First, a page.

Apologies for the long blogging hiatus, I had a minor health scare and it left me at a loss for words. Chest pain and a feeling that my face was going numb on the left side resulted in a trip to the emergency room and much stress. After several hours, an EKG, a CT scan, and several blood tests, the ER doctor diagnosed Bell’s Palsy. Bell’s Palsy has some sort of vague connection to viral infections so they gave me the antiviral that is usually proscribed for herpes. (Lovely!) The feeling of numbness lasted a few days, but gradually disappeared. When I checked in with my regular doctor she disagreed with the Bell’s Palsy diagnosis, since Bell’s Palsy involves the nerve that controls the facial muscles, but I didn’t seem to have any paralysis. Sensation is apparently controlled by a completely different nerve. Luckily, it will probably turn out to be nothing. I’m supposed to be getting a referral to a neurologist, but who knows how long that will take.

Whenever I have a health problem I imagine the worst, despite the fact that I have never spent a day in the hospital in my life. Until this year I had never broken a bone. I have a number of small health complaints, but they are all stress related, like my migraines. In general my family has very few serious health problems. I’m 33 and all four of my grandparents are still alive, so I’m pretty lucky genetically. My healthy history doesn’t stop me from engaging in frantic internet research when I feel a little twinge. The down side of the information age is having access to information about everything that could go wrong with your health. No matter how unlikely it is, I’m always convinced that I have some sort of rare brain tumor or degenerative disease.

Grandma G’s side of the family does have a rare genetic disorder, Joseph’s Disease, also called spinocerebellar ataxia type 3. It causes Parkinsons-like symptoms in later life. Joseph’s Disease victims used to be perceived as alcoholics because of their slurred speech and staggering gate. Last year Grandma tried to convince me to be tested because if I have it, I could pass it on to my children. It’s an autosomal dominant disease, so my kids would have a 50% chance of inheriting. Unfortunately, if I get tested before I start showing symptoms, then it becomes a “pre-existing condition” and so insurance companies would be able to deny coverage. The nice neurologists explained that it would be better for me to have kids by in vitro fertilization. Then the doctors could test each embryo, eliminating any genetically unfit ones, and not let anyone know whether they had found any with the disorder. Then I could have a genetically “perfect” baby without exposing my own genetic defects to the scrutiny of the insurance industry. The cost averages around $12,000 a cycle, with only a 15%-30% chance of pregnancy. So just conceiving a baby could easily cost $36,000. It seems like an extravagant expense considering the number of unwanted children out there. On the other hand adoption can be expensive as well, and if you don’t have the right qualifications you won’t be given a child.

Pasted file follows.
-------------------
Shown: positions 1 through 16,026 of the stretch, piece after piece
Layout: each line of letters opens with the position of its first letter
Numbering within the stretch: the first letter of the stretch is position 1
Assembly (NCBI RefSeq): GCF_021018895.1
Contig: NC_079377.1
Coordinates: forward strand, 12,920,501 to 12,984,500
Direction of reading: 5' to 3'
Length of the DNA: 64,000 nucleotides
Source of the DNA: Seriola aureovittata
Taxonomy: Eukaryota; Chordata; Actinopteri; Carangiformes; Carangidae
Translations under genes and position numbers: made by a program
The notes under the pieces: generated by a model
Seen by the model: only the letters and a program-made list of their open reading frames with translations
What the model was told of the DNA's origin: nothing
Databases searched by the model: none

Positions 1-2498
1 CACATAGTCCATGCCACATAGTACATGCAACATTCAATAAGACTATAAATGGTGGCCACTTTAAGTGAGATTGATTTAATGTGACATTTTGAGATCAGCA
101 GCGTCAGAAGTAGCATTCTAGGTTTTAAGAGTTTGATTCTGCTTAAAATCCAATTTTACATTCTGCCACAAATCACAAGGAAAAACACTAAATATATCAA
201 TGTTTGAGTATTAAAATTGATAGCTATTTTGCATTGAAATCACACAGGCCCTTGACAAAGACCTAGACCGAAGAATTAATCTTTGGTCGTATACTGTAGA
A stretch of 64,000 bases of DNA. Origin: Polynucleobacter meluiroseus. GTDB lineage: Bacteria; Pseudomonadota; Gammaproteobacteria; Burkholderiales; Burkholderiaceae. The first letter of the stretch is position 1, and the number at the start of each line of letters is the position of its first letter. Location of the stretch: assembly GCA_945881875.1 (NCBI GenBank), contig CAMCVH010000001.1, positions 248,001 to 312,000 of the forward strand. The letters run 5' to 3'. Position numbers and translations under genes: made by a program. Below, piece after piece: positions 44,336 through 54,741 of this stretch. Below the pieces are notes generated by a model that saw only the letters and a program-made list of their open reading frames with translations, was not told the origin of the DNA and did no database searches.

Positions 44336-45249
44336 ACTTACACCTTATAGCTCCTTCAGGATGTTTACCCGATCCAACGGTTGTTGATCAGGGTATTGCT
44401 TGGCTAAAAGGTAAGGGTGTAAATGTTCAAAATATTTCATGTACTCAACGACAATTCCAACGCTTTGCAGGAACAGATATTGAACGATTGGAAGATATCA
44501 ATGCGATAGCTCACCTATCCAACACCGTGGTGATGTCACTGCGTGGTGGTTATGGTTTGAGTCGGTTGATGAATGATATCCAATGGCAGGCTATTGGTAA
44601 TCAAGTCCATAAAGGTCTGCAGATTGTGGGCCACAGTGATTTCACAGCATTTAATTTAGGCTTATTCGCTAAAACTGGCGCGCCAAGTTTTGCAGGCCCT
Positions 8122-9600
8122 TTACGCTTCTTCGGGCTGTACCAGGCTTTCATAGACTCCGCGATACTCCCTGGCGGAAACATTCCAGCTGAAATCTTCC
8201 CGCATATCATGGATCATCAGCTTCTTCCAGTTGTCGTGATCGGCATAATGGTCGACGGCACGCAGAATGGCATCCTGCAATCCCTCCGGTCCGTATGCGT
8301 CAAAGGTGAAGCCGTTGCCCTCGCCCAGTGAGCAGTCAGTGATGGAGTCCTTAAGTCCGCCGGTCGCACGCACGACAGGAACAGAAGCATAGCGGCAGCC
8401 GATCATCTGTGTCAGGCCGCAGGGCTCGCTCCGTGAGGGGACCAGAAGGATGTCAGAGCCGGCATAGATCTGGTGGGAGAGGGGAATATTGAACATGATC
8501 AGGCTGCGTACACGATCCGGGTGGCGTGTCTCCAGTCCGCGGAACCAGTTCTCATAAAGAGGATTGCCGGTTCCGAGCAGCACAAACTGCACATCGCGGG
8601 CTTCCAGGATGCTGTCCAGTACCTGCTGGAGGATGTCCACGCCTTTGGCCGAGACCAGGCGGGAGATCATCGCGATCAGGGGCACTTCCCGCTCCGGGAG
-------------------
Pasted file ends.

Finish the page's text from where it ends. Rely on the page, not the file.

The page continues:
During my emergency room visit, a young Latino couple arrived with an adorable little baby boy. I surmised from my limited Spanish language skills that he had a fever and diarrhea. Maybe my prejudices are showing, but I imagined that they ended up in the ER because they lacked insurance. The whole medical-insurance system is frakked in any case.